Skip to comments.Itís Beer Thirty FReepers! Time For The Homebrewing / Wine Making Thread #11 August 17, 2012
Posted on 08/17/2012 3:32:43 PM PDT by Red_Devil 232
Good afternoon/evening FReepers. Yep, it is Beer Thirty Time Once Again!
Happiness is a bubbling airlock! And a Cold Brew!
Good evening/afternoon brewers and winemakers. My wife and I are heading back to Mississippi from our new digs in Texas next week to check on the house and property we own there. There will not be a beer/wine thread next week and possibly the next week. We will not have Internet access while there. I do have another Stout ready to brew up when I get back to Texas. I do love a good strong Stout! I decided not to brew it yet because I want to be here to watch over it. Heck I might have a few figs ready to pick to make a fig Mead also.
I hope all of you and your Brews and Wines are doing well. Stop by and share what you are brewing or let us know what your favorite brew, wine or spirit is.
Ping to the list.
Is this a recurring Friday thread?
I got 5 six-packs (Grolsch bottles) and about one more to bottle of my Coopers stout.
Priming sugar has been added, I figure about 3 days at room temp, then into the fridge.
Didn’t taste it, but it smells WONDERFUL!
Please let me ask a quick question.
I have done homebrew wine and homebrew beer. No matter what it ends up “yeasty.”
How do you remove that overpowering yeasty funk...?
I'm still sipping on the Geo. Washington brew. It will be my summer brew (besides the occasional IPA) from now on.
yes it is. Occurs at Beer thirty every Friday at beer thirty 5:30 CDT.
It may sound paradoxical, but you might need to use more yeast!
What I mean is this: when I do a batch, one of the things I pay the most attention to is the yeast.
I ALWAYS make a starter. And, in most cases, my starter has been super-powerful. Almost looks like milk or a cream when I pitch it. And I always use a bottom yeast, not a top yeast, unless I’m experimenting.
The reason is that I want the primary fermentation to get done quick, at the proper temps. Yes, if I was brewing a lager it would be at lower temps and for a longer period. The quicker the primary fermentation is done, the less chance of infection, and the less amount of dead yeast cells you will have to taint the brew.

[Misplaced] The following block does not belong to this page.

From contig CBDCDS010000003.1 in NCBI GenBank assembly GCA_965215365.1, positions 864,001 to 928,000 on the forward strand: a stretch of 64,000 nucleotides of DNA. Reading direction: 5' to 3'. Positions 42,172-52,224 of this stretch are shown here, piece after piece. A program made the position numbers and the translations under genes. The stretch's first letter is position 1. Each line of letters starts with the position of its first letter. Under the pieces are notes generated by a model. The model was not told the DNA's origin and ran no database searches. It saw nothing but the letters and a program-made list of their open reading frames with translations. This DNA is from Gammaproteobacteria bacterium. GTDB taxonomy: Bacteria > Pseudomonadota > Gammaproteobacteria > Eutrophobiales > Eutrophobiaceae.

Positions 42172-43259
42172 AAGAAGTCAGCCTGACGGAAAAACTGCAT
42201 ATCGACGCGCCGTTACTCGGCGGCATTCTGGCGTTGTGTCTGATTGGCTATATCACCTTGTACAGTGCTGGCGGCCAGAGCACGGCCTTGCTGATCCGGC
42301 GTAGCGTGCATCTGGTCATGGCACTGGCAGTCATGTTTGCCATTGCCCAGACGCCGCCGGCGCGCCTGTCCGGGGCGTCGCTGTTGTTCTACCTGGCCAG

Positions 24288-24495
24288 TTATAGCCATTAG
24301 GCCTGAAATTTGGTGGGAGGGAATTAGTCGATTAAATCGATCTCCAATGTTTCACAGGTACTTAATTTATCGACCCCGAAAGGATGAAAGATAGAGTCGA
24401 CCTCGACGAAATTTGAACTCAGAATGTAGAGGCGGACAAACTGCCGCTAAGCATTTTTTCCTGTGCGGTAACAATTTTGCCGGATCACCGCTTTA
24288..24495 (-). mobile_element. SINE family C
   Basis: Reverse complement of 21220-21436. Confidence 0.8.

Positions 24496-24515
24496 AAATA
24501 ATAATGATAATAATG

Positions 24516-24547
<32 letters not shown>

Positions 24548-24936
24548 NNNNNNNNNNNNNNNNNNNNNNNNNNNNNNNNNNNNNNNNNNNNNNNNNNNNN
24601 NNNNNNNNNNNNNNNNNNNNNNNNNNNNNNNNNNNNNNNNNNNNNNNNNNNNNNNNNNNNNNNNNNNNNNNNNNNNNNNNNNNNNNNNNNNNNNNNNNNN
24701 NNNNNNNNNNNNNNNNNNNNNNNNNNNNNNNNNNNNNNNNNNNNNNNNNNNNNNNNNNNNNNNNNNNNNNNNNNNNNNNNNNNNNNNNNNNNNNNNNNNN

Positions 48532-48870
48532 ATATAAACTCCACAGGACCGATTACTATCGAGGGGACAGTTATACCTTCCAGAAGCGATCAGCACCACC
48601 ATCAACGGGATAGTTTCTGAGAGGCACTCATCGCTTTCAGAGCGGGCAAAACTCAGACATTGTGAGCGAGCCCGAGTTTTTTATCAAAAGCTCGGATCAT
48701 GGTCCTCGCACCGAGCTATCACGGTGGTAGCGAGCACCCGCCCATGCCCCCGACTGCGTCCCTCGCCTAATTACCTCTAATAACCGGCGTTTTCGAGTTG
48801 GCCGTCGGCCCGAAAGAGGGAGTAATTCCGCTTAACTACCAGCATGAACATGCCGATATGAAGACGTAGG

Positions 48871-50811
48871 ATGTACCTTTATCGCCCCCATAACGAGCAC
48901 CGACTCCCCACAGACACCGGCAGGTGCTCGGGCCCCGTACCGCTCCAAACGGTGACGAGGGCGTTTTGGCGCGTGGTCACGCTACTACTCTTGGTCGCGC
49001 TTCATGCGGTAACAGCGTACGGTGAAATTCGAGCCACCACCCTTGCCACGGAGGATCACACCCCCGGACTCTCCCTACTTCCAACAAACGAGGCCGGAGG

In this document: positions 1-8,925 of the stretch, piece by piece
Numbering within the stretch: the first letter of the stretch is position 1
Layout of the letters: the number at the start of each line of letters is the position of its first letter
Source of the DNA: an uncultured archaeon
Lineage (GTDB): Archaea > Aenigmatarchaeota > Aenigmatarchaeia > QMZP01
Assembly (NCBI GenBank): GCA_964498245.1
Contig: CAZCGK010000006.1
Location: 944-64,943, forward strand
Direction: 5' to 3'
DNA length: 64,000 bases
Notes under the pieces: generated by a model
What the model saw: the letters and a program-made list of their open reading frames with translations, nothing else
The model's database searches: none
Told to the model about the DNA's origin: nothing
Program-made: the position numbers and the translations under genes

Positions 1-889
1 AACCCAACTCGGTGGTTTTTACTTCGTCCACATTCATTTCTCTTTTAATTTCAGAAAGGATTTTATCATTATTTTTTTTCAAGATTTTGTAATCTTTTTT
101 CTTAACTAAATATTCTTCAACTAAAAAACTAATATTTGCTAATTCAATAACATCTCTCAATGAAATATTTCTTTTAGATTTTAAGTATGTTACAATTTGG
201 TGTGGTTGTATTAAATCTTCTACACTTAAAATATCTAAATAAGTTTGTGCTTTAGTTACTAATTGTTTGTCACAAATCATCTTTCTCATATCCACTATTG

Also, I have a setup for settling. Before I bottle, I pour the brew into large gallon sized plastic jugs (suitably sterilized) and let it set for about 24 hours.
By the time I go to bottle it (poured by hand into the Grolsch bottles) almost all the yeast has settled at the bottom of the plastic jugs. I can then save the yeast if I want it for a new batch.
We’re cleaning up the hangar space wit ha view towards getting my beer brewing kit back in action. During the winter, I keep the hangar - which is beneath our living space - at 38F - 40F. I think I can safely lower that another couple of degrees fro a foray in to wintertime lager brewing. Until then - ales.
Yeast can be a problem with Homebrewed beers that are bottled, but is needed in the bottle for the carbonation to take place. Pour gently and leave 1/4 inch or a little more in the bottle. This will leave the yeast at the bottom of the bottle. Never aggressively pour a homebrew in your glass. That yeast is not bad for you except it can and will give you an upset stomach and the runs. POUR gentle!
Seems like when ever we decide to travel the price of gas goes through the roof! It will be Interstate 20 straight thru.
I don’t have the equipment to lager - yet! Hopefully one day.
>> POUR gentle!<<
The help on this thread is great. :)
And I am certain others were too shy to ask the same questions. That is my story, dang it.. ;)
Well. A convenient time for a brag:
My homebrew “Calf Slobber” won Best of Department at the County Fair last week.
It’s an English-style brown ale made just the way I like it.
I have a nice write up on homebrewing here...
The last pic you might particularly enjoy.
Next weekend is The Midwest Brewers Fest in Plainfield IL. Mrs L and I will be there sampling some of the midwest’s finest microbrews. We will also be shamelessly stealing recipes. LOL
It’s very good to see you posting again.
Sounds like fun!
I’m getting excited for September, as I’ve got 3 second-year hop vines that will hopefully yield enough cones for some end-of-boil action. I’m an IPA guy all the way- the bigger the better.
Centennial, fuggle and Zeus will be a good harvest this year hopefully. I planted new williamette and Golding this year...
What a fun hobby, brewing.
Thanks bud. I figure if I just post on beer threads I stand a better chance of not being purged.
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